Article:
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Portable Marine Sanitation Devices

11 things to consider when purchasing a portable toilet.

January 26, 2015
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Portable Marine Sanitation Devices

Portable toilets satisfy the ever-increasing restrictions on waste disposal, rid you of smelly holding tanks and are even beginning to look pretty good aesthetically. Consider the following points before making your purchase.

MSD or Not
There are portables that can also be plumbed to a deck plate and give you the option of using a pump-out facility or carrying the waste tank to a shoreside restroom.

Mounting Kit
This is a must. You don’t want the unit sliding around while underway in rough water. Check whether fore-and-aft or side-to-side mounting brackets best suit your intended mounting location.

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Blow vs. Injection
Blow-molded polyethylene has a satin or textured finish that looks good but can attract dirt. Injection-molded ABS plastic has a smooth, more easily cleaned finish.

Carry Handle
An ergonomically designed handle will make transporting a full waste tank easier. Keep in mind a full tank can weigh as much as 50 pounds, so check the handle for sturdiness too.

Tank Capacities
Needed tank capacity is totally dependent on use, but in our experience, smaller tanks (average 2.6 gallons) serve their purpose. For weekending, we say get a larger tank in the four- to five-gallon size range to ensure enough capacity.

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Seat Dimension
There is no standard seat dimension. Some are called “adult” size, some are “full” size, and some aren’t defined at all. Take a look at the seat, check it against your butt, and make a decision.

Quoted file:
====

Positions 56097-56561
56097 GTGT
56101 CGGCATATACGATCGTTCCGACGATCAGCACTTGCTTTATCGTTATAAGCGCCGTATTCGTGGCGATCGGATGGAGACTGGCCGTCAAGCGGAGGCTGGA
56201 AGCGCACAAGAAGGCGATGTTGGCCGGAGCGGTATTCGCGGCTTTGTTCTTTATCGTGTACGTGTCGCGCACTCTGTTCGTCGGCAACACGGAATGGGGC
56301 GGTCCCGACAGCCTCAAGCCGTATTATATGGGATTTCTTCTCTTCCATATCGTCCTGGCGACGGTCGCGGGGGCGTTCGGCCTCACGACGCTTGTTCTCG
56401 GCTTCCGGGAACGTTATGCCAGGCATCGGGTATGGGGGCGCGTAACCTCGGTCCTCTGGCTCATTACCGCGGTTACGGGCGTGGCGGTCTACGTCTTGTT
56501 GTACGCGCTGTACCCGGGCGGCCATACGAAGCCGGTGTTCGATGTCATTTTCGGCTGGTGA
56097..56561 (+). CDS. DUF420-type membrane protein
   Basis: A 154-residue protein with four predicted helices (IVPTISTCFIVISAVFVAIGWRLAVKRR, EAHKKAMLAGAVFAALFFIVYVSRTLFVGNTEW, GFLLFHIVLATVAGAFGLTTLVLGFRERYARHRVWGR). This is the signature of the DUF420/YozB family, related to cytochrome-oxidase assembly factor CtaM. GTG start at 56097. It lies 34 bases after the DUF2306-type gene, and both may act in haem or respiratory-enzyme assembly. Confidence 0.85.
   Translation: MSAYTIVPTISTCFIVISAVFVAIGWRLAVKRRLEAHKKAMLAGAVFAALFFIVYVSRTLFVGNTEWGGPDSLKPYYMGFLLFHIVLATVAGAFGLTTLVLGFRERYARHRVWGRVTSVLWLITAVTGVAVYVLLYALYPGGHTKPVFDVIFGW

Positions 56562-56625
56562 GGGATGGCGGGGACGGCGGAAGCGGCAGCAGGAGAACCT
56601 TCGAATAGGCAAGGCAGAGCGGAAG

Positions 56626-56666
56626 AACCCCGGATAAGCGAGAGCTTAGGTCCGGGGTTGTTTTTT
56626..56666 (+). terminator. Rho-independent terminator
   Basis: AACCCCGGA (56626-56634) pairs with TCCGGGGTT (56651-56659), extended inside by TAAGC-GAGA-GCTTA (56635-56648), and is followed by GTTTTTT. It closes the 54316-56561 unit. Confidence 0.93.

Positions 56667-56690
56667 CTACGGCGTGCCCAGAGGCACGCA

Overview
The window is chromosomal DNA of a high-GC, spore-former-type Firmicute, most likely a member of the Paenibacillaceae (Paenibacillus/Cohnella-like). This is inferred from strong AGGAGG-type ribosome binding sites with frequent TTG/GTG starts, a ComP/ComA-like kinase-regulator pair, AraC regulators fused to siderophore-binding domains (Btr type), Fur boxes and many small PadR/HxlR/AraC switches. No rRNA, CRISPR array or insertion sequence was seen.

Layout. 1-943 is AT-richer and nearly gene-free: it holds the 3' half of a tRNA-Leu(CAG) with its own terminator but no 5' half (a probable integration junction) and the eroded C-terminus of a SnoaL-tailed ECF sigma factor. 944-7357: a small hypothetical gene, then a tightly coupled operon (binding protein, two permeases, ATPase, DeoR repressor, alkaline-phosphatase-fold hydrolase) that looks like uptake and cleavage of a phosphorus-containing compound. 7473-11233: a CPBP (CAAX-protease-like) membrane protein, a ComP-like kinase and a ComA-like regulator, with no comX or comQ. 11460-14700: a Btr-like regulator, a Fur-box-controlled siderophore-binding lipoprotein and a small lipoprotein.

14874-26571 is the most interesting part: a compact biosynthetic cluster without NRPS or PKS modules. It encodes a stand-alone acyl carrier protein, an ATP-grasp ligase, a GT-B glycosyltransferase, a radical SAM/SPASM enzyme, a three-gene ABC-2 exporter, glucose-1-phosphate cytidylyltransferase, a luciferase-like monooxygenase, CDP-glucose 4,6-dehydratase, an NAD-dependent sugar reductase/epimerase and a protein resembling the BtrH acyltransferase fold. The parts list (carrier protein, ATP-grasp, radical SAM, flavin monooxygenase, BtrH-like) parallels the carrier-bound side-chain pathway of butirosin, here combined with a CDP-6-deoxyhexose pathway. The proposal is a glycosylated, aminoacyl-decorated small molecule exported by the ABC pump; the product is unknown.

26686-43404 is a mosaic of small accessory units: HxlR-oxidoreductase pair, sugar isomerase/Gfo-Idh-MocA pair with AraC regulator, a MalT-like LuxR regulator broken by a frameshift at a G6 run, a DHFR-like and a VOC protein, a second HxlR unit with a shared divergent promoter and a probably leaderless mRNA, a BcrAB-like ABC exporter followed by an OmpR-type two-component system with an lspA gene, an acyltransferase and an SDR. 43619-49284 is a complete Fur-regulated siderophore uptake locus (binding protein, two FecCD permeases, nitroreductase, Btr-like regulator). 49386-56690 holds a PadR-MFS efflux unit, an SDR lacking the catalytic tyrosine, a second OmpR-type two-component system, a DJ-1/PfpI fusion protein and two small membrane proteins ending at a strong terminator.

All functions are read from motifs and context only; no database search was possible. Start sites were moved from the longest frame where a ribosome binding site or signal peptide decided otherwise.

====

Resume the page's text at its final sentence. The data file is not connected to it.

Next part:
Overall Dimensions
Most marine head mounting locations have little room to spare. Prior to purchasing, carefully measure the available space and make a cardboard mock-up of the unit you’re considering.

Tank Level Indicator
A visual tank level indicator is like a fuel gauge on a gas tank, except a full gas tank is a good thing while a full waste tank is not.

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Paper Dispenser
An integrated, covered paper dispenser is a great feature. It keeps the head neat and protects the paper from stray water spray. Be sure the side with the dispenser has room to open.

Vacuum Release
The waste tank employs a vacuum as part of the flushing procedure. A vacuum release is a handy feature that allows for smooth, even flow when disposing of the wastewater.

Bellows vs. Pump Flush
Corrugated bellows pumps are traditional and easy to replace but move less water per stroke. Piston pumps are more complex but move more water per pump.

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Quick Tip: Purchasing an optional spare waste tank is a way to increase your capacity without increasing the size of the portable toilet.

Check out these seven tips for curing a smelly boat head!

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